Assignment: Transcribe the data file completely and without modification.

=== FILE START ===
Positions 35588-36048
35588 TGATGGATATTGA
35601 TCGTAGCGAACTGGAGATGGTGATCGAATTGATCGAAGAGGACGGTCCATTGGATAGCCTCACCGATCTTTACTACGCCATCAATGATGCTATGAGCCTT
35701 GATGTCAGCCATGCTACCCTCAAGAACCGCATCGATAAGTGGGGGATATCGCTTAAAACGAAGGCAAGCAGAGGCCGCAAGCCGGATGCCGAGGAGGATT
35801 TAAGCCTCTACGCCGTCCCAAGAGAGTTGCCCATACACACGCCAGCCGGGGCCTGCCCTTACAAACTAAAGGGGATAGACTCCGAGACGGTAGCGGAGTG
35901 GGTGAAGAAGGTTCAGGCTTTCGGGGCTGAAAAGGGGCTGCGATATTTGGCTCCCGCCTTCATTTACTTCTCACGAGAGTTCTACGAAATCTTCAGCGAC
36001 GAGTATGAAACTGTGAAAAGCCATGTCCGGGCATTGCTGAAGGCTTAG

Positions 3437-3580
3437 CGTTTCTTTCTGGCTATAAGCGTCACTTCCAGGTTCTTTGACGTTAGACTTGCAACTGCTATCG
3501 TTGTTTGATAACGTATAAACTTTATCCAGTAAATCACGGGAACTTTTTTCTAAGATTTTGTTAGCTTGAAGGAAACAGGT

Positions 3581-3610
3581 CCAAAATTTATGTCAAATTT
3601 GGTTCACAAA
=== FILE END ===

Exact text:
Positions 35588-36048
35588 TGATGGATATTGA
35601 TCGTAGCGAACTGGAGATGGTGATCGAATTGATCGAAGAGGACGGTCCATTGGATAGCCTCACCGATCTTTACTACGCCATCAATGATGCTATGAGCCTT
35701 GATGTCAGCCATGCTACCCTCAAGAACCGCATCGATAAGTGGGGGATATCGCTTAAAACGAAGGCAAGCAGAGGCCGCAAGCCGGATGCCGAGGAGGATT
35801 TAAGCCTCTACGCCGTCCCAAGAGAGTTGCCCATACACACGCCAGCCGGGGCCTGCCCTTACAAACTAAAGGGGATAGACTCCGAGACGGTAGCGGAGTG
35901 GGTGAAGAAGGTTCAGGCTTTCGGGGCTGAAAAGGGGCTGCGATATTTGGCTCCCGCCTTCATTTACTTCTCACGAGAGTTCTACGAAATCTTCAGCGAC
36001 GAGTATGAAACTGTGAAAAGCCATGTCCGGGCATTGCTGAAGGCTTAG

Positions 3437-3580
3437 CGTTTCTTTCTGGCTATAAGCGTCACTTCCAGGTTCTTTGACGTTAGACTTGCAACTGCTATCG
3501 TTGTTTGATAACGTATAAACTTTATCCAGTAAATCACGGGAACTTTTTTCTAAGATTTTGTTAGCTTGAAGGAAACAGGT

Positions 3581-3610
3581 CCAAAATTTATGTCAAATTT
3601 GGTTCACAAA